By Dr R Neerunjun Gopee
In the course of some interviews by MBC-TV reporters on the occasion of Ganesh Chaturthi, I heard at least two ‘pandits,’ answering in Creole, saying that during this festival there is ‘chanter, danser ek l’amusement.’ I am sure that they fully understand the total symbolism of the festival and Ganesh Bhagavan, but I am afraid that others may take these terms too literally and wrongly perceive that they have the same meanings that are commonly assigned to them in the local vernacular.
We know very well that there a number of words and expressions that refer to and capture very precise and specific concepts, and this is particularly true of those which are derived from the Sanskrit language. Many of them simply cannot be translated by single words, for example, dharma, a fundamental tenet in Hinduism. Depending upon which standpoint one is considering it from – etymological, social, psychological, moral, spiritual – it has a slightly different, nuanced connotation but all of them flowing from the root meaning. And this is what makes the beauty of the language, which infuses its richness into the tradition of Vedic Sanatana Dharma that rests upon it.
As Brahmachari Yogesh from Reunion said while talking about that tradition, it is about la culture du tout sacré. And before we get into wraps about sacré, let us be clear what it denotes: that we are all part of a whole that includes living and non-living things, starting from that which has engendered life on this planet namely the Sun, and that we owe it to ourselves and to the rest of creation to conduct our lives in such a way as not to cause harm to each other. What it does not mean is blind obedience to some hypothetical human-like or humanoid creature suspended or sitting somewhere imagined, and wielding a whip or a magic wand. The magic of co-existing in peace and harmony with all that is in creation will come from us alone, or it will not come at all.
What this means in practice, therefore, is that we must treat all that exist with due care and respect. To all that exist we give various names and forms, but behind this multitude there is one thing that is common, and that is what we must come to recognize. For example, we are familiar with different forms of gold used as ornaments on different parts of the body, to which we give names such as neck chains, earrings, bracelets, anklets, nose rings and so on. Yet underlying these names and forms there is one thing that is common to all of them: gold. Now think of the whole universe of forms to which we have given names – and there may others not discovered yet. What underlies all of them? Whence are they derived, in what are they grounded?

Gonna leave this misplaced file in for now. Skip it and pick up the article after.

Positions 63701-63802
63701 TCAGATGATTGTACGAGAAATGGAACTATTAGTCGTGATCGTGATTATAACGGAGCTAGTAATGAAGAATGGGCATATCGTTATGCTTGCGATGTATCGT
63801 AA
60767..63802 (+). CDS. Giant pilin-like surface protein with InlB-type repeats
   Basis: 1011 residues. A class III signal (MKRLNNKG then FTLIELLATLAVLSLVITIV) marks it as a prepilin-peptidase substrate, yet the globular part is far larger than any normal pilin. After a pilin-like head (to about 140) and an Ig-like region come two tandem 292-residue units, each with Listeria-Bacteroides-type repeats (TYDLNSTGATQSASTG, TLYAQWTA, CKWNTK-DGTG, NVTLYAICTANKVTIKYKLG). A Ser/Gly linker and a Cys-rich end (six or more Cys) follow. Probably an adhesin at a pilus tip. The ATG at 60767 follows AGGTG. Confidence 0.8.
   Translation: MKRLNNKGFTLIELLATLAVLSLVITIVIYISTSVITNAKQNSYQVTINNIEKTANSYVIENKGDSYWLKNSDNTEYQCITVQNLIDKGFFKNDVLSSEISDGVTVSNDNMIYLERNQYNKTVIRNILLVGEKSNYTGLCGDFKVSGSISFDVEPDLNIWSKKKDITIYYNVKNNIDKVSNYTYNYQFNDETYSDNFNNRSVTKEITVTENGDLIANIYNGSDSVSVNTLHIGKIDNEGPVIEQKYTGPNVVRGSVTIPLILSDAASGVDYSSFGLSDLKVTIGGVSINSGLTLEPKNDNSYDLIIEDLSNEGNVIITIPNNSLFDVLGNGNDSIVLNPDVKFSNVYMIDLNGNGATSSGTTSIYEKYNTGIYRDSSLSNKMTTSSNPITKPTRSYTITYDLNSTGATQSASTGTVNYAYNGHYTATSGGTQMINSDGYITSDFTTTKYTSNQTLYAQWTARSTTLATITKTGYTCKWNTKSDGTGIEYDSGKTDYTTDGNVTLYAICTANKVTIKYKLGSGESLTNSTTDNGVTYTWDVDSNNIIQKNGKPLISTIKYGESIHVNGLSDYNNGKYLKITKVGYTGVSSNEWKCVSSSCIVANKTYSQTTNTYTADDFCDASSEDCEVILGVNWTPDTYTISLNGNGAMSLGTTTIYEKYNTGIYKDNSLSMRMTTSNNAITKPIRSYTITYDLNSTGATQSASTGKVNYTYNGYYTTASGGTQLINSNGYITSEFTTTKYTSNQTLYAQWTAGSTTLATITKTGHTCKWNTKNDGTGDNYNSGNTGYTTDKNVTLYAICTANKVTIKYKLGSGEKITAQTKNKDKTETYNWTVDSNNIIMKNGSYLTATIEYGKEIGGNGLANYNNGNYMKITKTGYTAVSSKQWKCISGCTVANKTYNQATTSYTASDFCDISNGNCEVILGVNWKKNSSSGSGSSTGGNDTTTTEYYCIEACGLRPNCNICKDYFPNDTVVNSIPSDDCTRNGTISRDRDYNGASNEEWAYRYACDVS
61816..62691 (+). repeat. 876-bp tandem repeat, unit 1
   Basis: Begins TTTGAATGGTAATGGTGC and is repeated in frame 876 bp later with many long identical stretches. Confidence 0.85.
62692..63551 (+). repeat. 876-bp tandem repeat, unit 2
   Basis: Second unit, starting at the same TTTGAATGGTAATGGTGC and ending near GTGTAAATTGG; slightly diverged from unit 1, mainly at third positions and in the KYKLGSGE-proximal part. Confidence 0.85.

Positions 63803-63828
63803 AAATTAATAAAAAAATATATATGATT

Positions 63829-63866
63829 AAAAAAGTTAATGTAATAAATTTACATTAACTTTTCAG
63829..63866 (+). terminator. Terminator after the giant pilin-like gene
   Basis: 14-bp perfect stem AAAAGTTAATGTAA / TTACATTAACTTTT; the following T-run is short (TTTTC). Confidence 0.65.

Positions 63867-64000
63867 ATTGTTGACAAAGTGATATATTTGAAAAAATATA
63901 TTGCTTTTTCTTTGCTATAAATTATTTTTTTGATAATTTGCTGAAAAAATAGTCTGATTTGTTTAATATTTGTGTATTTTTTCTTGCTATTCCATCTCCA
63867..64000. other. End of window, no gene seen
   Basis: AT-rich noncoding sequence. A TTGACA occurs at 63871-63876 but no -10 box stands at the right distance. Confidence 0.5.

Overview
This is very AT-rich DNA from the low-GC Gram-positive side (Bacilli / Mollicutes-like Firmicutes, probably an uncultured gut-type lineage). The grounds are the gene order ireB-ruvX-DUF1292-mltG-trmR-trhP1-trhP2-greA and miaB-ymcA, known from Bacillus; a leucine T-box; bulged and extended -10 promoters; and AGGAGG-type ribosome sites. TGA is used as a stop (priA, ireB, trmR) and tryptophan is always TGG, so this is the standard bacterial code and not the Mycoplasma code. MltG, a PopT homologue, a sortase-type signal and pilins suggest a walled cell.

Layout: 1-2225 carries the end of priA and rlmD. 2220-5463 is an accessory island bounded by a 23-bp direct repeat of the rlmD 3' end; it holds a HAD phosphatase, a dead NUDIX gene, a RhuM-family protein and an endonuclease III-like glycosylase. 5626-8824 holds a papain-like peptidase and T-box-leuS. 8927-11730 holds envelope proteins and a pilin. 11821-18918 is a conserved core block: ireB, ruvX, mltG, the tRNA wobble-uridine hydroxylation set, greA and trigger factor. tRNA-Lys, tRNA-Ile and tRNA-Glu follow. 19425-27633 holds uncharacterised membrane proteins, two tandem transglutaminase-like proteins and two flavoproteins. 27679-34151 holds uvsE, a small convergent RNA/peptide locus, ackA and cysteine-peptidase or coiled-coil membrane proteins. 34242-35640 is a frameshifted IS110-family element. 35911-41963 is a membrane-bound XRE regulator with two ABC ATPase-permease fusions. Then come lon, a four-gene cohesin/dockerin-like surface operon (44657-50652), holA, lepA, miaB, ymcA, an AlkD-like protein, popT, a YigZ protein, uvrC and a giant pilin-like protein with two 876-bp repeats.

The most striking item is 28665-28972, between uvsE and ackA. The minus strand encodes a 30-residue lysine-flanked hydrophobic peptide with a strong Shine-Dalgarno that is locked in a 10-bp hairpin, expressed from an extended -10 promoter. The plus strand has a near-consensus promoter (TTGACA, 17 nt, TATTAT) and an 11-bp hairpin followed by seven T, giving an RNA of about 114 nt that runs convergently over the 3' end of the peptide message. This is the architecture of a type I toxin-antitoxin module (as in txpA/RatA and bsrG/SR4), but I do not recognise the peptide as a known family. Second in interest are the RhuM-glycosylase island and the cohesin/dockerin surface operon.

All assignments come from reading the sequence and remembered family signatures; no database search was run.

Call that Supreme Being, Lord, God or by any other name, in our daily lives we must acknowledge its existence even if we may not know its exact nature. And thus we can see that all forms and names, in other words, all that is created, resolve into that single Unity, and by extension, all names and forms can be considered as representing or be a symbol of that underlying unity. In Vedic Sanatana Dharma, we refer to that Supreme as Satchidananda. Sat is the One Eternal Truth, Chit is Universal Consciousness (of that Truth), and Ananda is the state of joy one is in once one has become conscious of and lives one’s life based on that Truth.
And that is the l’amusement that is referred to, not manger-boire, but ananda. The closest approximation would be to say that it is the joy that ones feels in contemplation of beauty unbound – not being ‘lost’ in doing so, but constantly aware of being in such a state. Although good food and sweetmeats (ladoos and modaks, like panchagam too on the occasion of Ugadi) also form part of the tout sacré that we must partake of.
By the same token, chanter is about the chanting of prayers and mantras, and danser is nritya, again according to principles which acknowledge le tout sacré. And both these activities are meant to prepare us to travel towards ananda. This journey must be a daily one, renewed. Otherwise we tend to forget – and hence festivals that remind us at regular intervals of the necessity to keep on the path.
Commonly, festivals mean entertainment, hence the possible misconception that may be associated with chanter-danser-amuser. Let us listen to what Swami Tejomayananda, Spiritual Head of the Chinmaya Mission Worldwide, has to say on the subject:
‘The Sanskrit word for entertainment, mano ranjana, means delighting the mind, entertaining the mind…Recognizing this need for change and entertainment, the Hindu religion provides special occasions, festivals of a religious nature called utsava. No religion can last very long if it does not understand the common needs and desires of people, insisting only on strict discipline at all times. Aside from fasting there must also be feasting, singing, dancing, and joyous celebration.’
He goes on to explain that the purpose of these festivals is to not only to ‘give us occasions for merrymaking, but they also give us a noble, divine vision and inspire us to raise our mind to the heights of that great goal’ – namely, the understanding and living in the mindset of Satchitananda.
Otherwise the festival will be just like a mere vacation, leaving us with holes in our pockets and physically and mentally exhausted – and looking for yet another vacation hoping to recoup and ending up in a vicious cycle. On the other hand, after a festival is over, we may be physically exhausted, but our minds are mentally purified, as we feel part of le tout sacré in the sense alluded to above. And it is in this spirit that we look forward next to Durga Puja.
Jai Shri Ganesha Namah…
* Published in print edition on 17 September 2010